The party officials do agree that the Valley would be better served without James A. Traficant Jr. in Congress.
By DAVID SKOLNICK
VINDICATOR POLITICS WRITER
BAZETTA -- Two Ohio political heavyweights have opposing opinions of Gov. Bob Taft's effectiveness and his chances for re-election.
David Leland, Ohio Democratic Party chairman, attending the Trumbull County Democratic picnic Wednesday in Bazetta, and Ohio House Majority Whip James Trakas, keynote speaker at a Mahoning County Young Republicans barbecue in Boardman, also don't agree on many other political issues.
On same track: But there is one issue they can agree on: Indicted U.S. Rep. James A. Traficant Jr. of Poland, D-17th, is not the best representative for the Mahoning Valley in Congress.
"My complaint with Traficant isn't about his recent troubles, but his continuous support of Republican programs that are leading to job losses and the raiding of Social Security," Leland said.
"He's not representing his district. The people here voted for a Democrat and he's not voting with Democrats on critical issues. I would like to see a Democrat in the district who votes along Democratic philosophies."
Trakas, a Cleveland Republican, said state GOP officials are closely watching the Valley and believe Traficant, a nine-term congressman who is facing a 10-count federal indictment, is beatable.
"For the first time in 20 years, Republicans see opportunities in this district," Trakas said. "I think this district is ripe for a change. You want an effective congressman who has not been clouded and that's not what's happening here."
Trakas also said those concerned that the state's Republican leadership is planning to carve up the 17th District have little to worry about.
"The Republican majority in Columbus wants to preserve a Mahoning Valley seat," Trakas said. "There's been talk of butchering the 17th District, but I don't think that's going to happen."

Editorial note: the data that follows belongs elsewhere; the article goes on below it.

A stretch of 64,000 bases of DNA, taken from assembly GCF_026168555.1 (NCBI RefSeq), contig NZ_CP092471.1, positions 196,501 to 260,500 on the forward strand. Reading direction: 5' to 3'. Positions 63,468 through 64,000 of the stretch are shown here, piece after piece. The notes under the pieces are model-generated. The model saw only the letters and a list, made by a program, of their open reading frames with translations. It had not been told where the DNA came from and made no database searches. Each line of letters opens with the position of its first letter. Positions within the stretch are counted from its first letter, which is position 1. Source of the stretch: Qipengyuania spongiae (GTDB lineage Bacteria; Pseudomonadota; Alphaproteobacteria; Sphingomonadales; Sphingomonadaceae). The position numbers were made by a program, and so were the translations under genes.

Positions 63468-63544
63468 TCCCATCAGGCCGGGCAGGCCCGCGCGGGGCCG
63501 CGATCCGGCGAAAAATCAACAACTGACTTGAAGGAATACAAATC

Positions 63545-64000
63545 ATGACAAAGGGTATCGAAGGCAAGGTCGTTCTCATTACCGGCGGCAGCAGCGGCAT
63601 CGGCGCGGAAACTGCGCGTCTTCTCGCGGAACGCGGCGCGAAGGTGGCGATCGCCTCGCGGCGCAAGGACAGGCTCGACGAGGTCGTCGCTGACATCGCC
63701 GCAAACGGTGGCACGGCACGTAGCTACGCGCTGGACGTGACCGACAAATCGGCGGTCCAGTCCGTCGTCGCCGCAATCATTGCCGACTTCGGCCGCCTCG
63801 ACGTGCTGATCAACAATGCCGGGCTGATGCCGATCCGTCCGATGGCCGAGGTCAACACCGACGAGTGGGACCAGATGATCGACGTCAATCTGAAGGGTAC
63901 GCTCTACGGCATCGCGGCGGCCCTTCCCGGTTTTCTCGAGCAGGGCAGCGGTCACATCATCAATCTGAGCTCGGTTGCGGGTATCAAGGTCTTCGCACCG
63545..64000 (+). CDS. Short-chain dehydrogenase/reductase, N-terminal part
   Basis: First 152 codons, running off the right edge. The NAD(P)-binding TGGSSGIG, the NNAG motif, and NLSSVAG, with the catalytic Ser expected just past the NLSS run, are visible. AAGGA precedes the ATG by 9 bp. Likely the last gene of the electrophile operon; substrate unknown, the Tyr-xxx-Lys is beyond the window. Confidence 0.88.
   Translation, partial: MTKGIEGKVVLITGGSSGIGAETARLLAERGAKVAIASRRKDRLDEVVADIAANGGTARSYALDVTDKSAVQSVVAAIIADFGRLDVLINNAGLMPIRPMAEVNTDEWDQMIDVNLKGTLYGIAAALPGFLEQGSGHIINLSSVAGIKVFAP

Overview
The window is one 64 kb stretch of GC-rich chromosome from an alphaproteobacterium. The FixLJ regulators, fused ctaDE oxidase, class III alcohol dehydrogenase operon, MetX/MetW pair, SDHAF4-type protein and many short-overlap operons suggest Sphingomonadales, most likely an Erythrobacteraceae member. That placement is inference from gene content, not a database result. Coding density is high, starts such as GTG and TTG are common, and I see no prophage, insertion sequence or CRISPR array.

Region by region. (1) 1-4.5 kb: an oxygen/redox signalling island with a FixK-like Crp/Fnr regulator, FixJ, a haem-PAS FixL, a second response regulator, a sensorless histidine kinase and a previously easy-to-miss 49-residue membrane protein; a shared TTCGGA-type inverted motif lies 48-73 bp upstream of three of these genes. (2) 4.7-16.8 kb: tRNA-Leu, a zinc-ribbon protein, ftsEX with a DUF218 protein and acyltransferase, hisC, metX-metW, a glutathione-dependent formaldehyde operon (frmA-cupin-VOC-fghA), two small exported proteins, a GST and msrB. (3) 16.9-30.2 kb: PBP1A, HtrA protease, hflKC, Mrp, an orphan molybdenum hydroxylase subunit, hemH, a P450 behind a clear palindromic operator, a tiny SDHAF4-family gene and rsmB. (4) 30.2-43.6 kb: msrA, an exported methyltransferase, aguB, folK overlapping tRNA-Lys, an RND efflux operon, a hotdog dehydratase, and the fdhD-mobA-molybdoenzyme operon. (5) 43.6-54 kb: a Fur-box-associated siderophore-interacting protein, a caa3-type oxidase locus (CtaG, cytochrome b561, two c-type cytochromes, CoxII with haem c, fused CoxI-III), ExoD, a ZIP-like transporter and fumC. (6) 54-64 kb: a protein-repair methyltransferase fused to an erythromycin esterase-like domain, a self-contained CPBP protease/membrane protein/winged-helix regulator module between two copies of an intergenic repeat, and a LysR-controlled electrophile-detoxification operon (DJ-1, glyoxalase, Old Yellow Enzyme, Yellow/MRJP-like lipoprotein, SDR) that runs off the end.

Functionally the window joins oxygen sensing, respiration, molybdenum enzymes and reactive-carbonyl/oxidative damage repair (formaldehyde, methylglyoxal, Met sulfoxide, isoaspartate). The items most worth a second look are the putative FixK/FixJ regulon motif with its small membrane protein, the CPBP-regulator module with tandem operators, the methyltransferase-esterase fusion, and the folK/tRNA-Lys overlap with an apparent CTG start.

About Taft: Regarding Taft's re-election next year, Trakas said the governor will face a stiff challenge from Democrat Tim Hagan but will come out on the winning end.
Leland said he can think of at least six or seven Democrats who could beat Taft for governor. Hagan was tentatively scheduled to attend the picnic, but opted to meet with U.S. House Minority Leader Dick Gephardt in Cleveland.
The two also differ on allowing officeholders such as Attorney General Betty Montgomery and Auditor Jim Petro to run for another state office because they cannot seek re-election to their current posts under the term limit law.
"Bouncing from one spot to another violates the spirit of the term limits law," Leland said about the officeholders seeking to switch jobs, who all happen to be Republicans.
"The Republicans doing that are more interested in preserving their public paychecks than they are in public service. It's terrible that they're violating the tenor and spirit of term limits by doing it. They feel they can go from one job to the other. People will see it as a personal power grab."
Trakas said the Republican officeholders seeking to switch positions are high-caliber officials who will be elected over Democrats because they have shown they are capable of doing fine jobs.
About 400 people attended the Democratic picnic at Bob Maffit's Meadows near the Trumbull County Fairgrounds. There were about 50 people at the Young Republicans barbecue in the back yard of Sam Moffie, a Boardman Township trustee candidate.